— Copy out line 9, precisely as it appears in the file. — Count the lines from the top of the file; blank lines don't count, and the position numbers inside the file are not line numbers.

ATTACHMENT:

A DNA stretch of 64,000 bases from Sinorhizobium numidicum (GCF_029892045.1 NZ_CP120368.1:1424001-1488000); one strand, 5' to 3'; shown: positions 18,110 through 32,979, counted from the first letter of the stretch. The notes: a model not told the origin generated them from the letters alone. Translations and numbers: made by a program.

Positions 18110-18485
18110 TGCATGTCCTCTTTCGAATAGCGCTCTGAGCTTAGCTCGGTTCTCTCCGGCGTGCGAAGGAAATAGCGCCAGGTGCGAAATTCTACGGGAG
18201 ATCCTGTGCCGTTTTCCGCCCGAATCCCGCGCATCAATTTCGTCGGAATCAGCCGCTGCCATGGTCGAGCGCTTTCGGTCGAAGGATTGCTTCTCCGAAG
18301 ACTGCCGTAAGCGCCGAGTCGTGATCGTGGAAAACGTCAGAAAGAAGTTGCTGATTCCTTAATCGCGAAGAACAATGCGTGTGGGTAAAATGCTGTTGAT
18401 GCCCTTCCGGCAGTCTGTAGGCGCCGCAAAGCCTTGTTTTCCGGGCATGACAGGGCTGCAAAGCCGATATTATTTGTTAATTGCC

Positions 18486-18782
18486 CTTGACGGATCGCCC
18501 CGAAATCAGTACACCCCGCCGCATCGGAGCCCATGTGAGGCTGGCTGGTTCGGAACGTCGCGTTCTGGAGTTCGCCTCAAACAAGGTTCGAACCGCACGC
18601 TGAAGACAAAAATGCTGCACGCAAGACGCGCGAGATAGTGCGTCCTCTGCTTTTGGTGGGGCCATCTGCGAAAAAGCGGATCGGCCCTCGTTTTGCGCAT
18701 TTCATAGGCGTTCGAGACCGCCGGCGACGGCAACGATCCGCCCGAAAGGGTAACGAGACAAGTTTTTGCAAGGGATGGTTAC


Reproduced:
18501 CGAAATCAGTACACCCCGCCGCATCGGAGCCCATGTGAGGCTGGCTGGTTCGGAACGTCGCGTTCTGGAGTTCGCCTCAAACAAGGTTCGAACCGCACGC